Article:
Triad Chords – Music Theory Made Easy
In music lessons you will hear words like scales, notes, chords, major, minor – the list of jargon we use in understanding music is quite large. Teachers forget to explain what these words mean. In this article we look at chords in their simplest form, the triad chord.
WHAT IS A CHORD?
A chord is created when notes are played together. We label chords under titles like major, minor, augmented and diminished. All chords are “born” from scales. See our previous post on scales to review how scales are created. Major chords are created from major scales. Minor chords are created from minor scales. When we create a chord we do so by leaping through the scale. Regardless of what type (major or minor) of scale you are using this is applied.
As the name suggests these chords have 3 notes. We take notes 1, 3 and 5 to create a triad chord. Using A major and A minor scales as an example:
A major scale – A B C# D E F# G# A
A major chord = A C# E
A minor scale – A B C D E F G
A minor chord = A C E
This can be applied to all major and minor scales.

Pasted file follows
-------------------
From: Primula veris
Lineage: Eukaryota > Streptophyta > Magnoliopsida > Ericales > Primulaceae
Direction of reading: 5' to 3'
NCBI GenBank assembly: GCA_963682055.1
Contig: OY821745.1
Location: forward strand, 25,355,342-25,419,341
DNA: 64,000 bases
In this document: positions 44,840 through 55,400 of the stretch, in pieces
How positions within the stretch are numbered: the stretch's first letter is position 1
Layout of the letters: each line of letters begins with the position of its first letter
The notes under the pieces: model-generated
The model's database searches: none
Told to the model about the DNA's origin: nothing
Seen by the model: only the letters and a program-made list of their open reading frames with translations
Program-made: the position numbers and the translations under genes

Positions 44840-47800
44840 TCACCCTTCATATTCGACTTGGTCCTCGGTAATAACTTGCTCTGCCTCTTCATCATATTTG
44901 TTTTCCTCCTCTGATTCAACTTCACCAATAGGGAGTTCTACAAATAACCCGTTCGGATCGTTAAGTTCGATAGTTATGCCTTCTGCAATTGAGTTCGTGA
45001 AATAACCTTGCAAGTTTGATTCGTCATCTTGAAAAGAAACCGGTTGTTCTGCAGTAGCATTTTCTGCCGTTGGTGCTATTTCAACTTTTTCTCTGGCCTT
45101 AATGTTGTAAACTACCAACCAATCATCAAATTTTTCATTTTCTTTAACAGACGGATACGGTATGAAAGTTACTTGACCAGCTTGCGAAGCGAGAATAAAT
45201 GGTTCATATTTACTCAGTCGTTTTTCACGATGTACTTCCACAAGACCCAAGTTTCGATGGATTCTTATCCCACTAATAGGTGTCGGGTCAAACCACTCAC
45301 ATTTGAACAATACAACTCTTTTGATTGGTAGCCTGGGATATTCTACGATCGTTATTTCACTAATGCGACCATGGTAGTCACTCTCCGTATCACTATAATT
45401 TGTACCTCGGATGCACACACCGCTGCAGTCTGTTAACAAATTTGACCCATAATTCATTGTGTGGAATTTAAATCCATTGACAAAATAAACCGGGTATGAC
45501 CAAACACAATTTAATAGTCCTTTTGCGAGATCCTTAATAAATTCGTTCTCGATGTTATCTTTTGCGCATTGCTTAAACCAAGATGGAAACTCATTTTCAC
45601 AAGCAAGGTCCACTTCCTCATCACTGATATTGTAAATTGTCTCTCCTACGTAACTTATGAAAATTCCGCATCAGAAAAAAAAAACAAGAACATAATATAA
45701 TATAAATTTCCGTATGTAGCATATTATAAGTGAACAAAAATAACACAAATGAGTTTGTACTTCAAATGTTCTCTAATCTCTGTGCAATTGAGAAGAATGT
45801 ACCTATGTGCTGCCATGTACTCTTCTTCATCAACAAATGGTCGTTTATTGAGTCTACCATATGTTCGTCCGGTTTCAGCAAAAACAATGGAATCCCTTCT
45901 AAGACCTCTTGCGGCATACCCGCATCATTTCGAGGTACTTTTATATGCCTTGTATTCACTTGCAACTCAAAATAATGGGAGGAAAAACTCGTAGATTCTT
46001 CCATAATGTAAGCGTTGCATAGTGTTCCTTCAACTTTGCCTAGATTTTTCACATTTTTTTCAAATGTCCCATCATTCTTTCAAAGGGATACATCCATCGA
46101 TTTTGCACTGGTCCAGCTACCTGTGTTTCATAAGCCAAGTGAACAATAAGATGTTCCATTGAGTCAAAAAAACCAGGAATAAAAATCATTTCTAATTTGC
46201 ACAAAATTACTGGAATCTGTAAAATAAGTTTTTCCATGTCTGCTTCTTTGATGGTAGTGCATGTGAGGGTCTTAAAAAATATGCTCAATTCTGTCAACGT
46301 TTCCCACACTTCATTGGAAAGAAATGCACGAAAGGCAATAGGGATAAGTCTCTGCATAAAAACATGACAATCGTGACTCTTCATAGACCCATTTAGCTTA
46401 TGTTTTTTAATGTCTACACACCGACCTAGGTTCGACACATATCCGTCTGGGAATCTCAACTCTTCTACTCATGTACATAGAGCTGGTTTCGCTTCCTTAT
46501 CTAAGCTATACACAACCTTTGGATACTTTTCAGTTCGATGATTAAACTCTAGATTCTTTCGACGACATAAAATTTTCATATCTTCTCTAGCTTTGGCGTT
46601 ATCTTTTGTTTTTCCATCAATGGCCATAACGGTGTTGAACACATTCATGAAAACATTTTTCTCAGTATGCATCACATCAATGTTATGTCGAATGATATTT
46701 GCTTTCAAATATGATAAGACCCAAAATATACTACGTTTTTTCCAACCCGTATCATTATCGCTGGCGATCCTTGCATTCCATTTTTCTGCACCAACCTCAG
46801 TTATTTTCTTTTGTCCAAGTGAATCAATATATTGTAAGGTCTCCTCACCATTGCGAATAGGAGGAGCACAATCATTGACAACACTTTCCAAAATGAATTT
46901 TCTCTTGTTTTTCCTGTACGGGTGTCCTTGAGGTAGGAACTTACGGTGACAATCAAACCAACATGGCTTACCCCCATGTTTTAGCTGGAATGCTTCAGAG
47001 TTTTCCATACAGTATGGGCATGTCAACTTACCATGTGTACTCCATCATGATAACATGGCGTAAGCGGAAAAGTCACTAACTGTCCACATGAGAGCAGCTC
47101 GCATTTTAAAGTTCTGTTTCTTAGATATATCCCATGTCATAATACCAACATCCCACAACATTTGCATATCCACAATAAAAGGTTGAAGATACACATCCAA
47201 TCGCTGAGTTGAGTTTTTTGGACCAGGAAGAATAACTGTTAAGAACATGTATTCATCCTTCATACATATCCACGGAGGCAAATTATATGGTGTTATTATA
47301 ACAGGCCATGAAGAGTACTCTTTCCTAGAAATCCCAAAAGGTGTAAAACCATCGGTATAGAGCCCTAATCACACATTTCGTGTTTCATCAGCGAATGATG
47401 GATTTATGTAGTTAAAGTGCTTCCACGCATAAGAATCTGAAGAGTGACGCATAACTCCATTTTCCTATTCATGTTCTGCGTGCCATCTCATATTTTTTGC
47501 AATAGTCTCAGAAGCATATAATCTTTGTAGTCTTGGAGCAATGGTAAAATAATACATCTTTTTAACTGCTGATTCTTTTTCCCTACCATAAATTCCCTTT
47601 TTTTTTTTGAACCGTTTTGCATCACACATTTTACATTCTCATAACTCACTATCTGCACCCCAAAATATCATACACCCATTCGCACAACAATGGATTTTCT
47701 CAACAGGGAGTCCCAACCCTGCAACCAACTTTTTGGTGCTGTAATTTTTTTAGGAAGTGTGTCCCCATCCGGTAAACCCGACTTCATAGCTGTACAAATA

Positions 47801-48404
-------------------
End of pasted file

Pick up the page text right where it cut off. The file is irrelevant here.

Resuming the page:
TIP – chords are ‘spelt’ correctly by always skipping a letter in the musical alphabet. Use this as a starting point to quickly get the right letters to use. Any chord with a starting note of A will also use the letters C and E. This applys for any type of Ab, A or A# chord.
Not only are there major and minor chords in music. Other triad chords are the diminished, augmented, suspended 2nd and suspended 4th. Here is a table showing how these chords are changed from the major chord.
DIMINISHED 1 b3 b5
MINOR 1 b3 5
MAJOR 1 3 5
AUGMENTED 1 3 #5
SUSPENDED 2 1 2 5
SUSPENDED 4 1 4 5
A diminished chord is like the minor chord with the last note being flattened. Therefore, A dimished is A C Eb.
An augmented chord is like the major chord with the last note raised (sharp). Therefore A augmented is A C# E# (remember a chord is spelt correctly by skipping letter names. We write E# to be enharmonically correct).
Suspended chords avoid being classed major or minor. This is due to the note 1, 2, 4 and 5 being identical in major and minor scale. Check the A major and A minor scales above. The only note that changes is note 3. As chords are categorised by the 3rd of the scale, the lack of a 3rd in this case makes them a class of their own.
Has this post given you a better understanding of chords? For further questions feel free to contact us via the contact form. For booking music theory lessons call Rhys on 0421 705 150 today